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Michael S Melfi
It’s all about racking up those likes on Facebook. From head bobbing cats to cute kids and vacation pictures, Facebook is the social network that people use to justify poking and thumbs up. With all those hand signals going on it’s easy to miss the fact that Facebook can be a fundamental tool to a successful sales campaign. However, with over 200 million members, Facebook like LinkedIn and Twitter are a part of an arsenal that will get not just your foot in the door but your burping cat and cute kids in too.
For some businesses the opportunity to connect with a customer base is not only a great way to tinker with how a product can be improved, but it’s also a real life measure as to the validity of the product idea, price testing, and securing presales. Essentially getting liked for a new or existing product means getting sales.
As sales professionals, we can immediately see what is liked, shared and commented on and can respond in real time to the comments. Facebook is a great tool to use to demonstrate a sales force’s commitment to the customer.
First and foremost, most people have Facebook. That means isolating the Facebook audience is like locking your product in a trunk and then sinking it to the bottom of the sea. So may sales professionals choose to ignore Facebook.
But, if you want people to know about your product then take it to the place that gets the most attention. Socializing on Facebook is being done a whopping 41% during the average workday alone. So why pass up on having a piece of that pie? Another great point here is the ease and convenience that a potential customer has by gaining access to you via a few short clicks. You know they’re already logged in so getting to your page is as easy as that aforementioned piece of pie. Plus, Facebook offers advertising with metrics so you can measure what messages resounded with what target audiences.
Ever wonder if the “Like us on Facebook” button was a request or a demand? Regardless of what kind of statement it is, the “Like” button is a pretty big deal when it comes to getting you noticed. The “Like” button can be used to receive discounts and promotions, to get free samples of what you’re selling, to get updates on what’s to come and to get access to future sales.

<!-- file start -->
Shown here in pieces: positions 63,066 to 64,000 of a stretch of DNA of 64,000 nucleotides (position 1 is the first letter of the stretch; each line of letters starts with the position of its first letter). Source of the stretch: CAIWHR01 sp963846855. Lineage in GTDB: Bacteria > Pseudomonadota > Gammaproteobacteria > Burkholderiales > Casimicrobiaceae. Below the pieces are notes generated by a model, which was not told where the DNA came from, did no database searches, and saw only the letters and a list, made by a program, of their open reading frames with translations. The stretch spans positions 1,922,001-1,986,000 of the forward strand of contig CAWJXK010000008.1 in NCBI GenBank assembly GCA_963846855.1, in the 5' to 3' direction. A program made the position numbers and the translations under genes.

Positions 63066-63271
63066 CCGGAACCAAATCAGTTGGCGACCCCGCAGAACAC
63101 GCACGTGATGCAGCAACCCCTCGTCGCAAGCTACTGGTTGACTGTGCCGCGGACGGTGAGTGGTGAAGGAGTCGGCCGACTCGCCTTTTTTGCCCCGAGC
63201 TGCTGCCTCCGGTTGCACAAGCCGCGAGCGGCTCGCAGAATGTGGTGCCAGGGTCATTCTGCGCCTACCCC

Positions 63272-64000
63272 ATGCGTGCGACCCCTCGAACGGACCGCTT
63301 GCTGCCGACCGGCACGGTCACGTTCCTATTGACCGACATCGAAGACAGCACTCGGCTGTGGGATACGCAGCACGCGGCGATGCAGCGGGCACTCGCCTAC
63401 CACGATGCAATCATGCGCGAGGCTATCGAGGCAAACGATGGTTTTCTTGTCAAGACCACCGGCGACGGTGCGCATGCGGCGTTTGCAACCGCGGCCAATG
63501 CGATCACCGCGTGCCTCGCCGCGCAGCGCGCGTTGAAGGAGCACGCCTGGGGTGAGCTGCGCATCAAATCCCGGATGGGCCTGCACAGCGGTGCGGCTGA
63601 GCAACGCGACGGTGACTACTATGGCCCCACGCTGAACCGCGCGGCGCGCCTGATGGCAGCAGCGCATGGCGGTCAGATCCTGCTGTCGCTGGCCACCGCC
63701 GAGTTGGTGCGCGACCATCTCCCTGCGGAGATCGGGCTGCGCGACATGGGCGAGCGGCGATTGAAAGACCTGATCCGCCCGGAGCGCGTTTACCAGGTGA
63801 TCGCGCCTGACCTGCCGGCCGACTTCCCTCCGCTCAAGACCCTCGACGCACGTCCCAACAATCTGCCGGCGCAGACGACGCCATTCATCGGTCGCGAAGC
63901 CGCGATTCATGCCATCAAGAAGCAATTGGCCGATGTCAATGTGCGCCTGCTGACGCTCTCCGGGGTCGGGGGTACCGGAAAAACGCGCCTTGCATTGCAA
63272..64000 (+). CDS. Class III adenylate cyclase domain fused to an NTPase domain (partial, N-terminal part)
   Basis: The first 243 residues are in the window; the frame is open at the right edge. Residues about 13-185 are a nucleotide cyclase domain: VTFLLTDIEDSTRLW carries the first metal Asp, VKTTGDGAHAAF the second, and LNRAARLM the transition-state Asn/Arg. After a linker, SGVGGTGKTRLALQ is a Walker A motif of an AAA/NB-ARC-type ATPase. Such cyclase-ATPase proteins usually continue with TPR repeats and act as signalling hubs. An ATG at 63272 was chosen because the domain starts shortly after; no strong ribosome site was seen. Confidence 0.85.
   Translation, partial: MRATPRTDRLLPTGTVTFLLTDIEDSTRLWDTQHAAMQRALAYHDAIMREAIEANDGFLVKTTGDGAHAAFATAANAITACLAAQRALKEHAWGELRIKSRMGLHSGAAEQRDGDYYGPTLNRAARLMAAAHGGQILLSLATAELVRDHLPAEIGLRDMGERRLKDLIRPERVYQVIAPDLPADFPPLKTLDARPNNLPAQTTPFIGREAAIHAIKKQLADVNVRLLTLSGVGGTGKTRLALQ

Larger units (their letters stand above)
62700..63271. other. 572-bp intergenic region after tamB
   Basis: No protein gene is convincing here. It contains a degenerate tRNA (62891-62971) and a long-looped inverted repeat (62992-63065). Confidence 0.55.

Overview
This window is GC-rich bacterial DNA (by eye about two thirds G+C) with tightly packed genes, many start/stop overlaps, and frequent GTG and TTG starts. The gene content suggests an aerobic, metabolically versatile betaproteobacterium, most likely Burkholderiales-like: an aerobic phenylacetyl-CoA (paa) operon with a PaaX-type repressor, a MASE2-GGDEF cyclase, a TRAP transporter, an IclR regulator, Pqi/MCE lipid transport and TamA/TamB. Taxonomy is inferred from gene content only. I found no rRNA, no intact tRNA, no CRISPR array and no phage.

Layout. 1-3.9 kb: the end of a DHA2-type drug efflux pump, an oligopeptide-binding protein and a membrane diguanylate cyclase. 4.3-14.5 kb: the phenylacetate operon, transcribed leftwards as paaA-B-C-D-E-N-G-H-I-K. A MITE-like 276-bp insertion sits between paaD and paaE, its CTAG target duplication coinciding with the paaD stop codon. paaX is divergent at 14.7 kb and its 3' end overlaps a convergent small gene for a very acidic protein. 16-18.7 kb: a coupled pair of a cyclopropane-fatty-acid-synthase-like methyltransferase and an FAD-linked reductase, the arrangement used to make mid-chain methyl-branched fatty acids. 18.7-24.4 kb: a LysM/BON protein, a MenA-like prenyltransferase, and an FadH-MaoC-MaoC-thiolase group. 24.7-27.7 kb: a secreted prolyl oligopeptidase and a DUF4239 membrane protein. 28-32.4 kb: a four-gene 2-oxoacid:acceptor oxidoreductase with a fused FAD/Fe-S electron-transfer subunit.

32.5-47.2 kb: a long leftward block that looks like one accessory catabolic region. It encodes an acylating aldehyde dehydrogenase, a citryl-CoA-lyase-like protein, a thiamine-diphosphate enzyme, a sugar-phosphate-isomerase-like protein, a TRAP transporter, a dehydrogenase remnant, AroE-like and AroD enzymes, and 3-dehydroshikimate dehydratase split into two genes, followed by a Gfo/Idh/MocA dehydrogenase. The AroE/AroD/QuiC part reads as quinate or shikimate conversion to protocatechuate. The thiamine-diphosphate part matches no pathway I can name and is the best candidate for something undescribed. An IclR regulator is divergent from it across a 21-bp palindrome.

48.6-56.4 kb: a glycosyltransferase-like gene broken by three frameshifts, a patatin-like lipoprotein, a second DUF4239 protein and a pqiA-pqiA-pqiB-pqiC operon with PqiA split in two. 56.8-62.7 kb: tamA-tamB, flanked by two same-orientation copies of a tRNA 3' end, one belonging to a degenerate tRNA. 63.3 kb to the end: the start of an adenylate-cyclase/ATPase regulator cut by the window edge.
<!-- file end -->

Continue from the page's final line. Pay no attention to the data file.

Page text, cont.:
Clicking “Like” is less about the thumb and more about the whole hand reaching out to potential customers and bringing them into the party. It also doesn’t hurt that more “Likes” universally gives the impression that you aren’t just some Joe Schmo with high hopes but rather the guy or gal with an awesome and relevant product with a plethora of supporters and backers interested.
Using the Like as a tool to engage the people in your network is one of the most underused tools in social media for sales and understanding its potential can greatly impact whether or not you can get additional untapped customers.
I’m going to play Captain Obvious and iterate one of the most important things to remember about Facebook’s impact on strategic planning for your sales and marketing campaigns: Facebook is bigger than you. And not just by a little or in a hard to tell way. Facebook is WAY bigger than you. The only two options here are to give it a go and hope that the biblical story wasn’t just kidding, or to embrace the beast. That is, guaranteed Facebook will show up in Google searches. If you’re in the top searches of Google then you will definitely be noticed.
Facebook isn’t playing any games when it comes to targeting audiences. Let’s face it; advertising a steak to a vegetarian just isn’t smart business. Facebook Ads allow geographical and social targeting of its customer base. With an integrated feature that allows you the ability to reach out to the audience you know will support and believe in your product, there is an unmistakable sense of fool proof when quantifying the potential for a killer marketing and sales campaign.
Because Facebook connects with viewers on a visual and emotional level, it provides the baseline for the humanizing of your campaign. Posts containing bright beautiful visuals, links, memorable videos and useful information are all part of creating a Facebook that is more like a staying page than a landing page. Posts allow you to connect with your potential customers quite unlike any of the other social networking sites on the web.
The experience is as impactful as you make it. Creating relevant content is part of what makes posting on Facebook such an essential part of your marketing strategy. There is also so much room to be spontaneous and fun by including contests and events that engage and enlist your page viewers to not click through but to experience what it is you’re bringing to the table. It can be so easy to get lost in a sea of other campaigns but understanding and appealing to your target audience will create a space of growth and functionality. Whether you’re racking up Likes or playing a city wide or web wide scavenger hunt with your FB friends, Facebook for sales and marketing can be an engaging and vigorous way of reaching out to the people you know would love the product if only they knew about it and understood it better.
Building, maintaining, entertaining and educating the community within your Facebook page is at its core what sales and marketing is all about. Community plays such an integral part in getting customers and it’s only right (for business and for morale) to treat them as such. So slowly step away from the monitor, take a deep breath, and ask yourself if Monkey Kisses Cat is the best way to keep your customers interested in your product.
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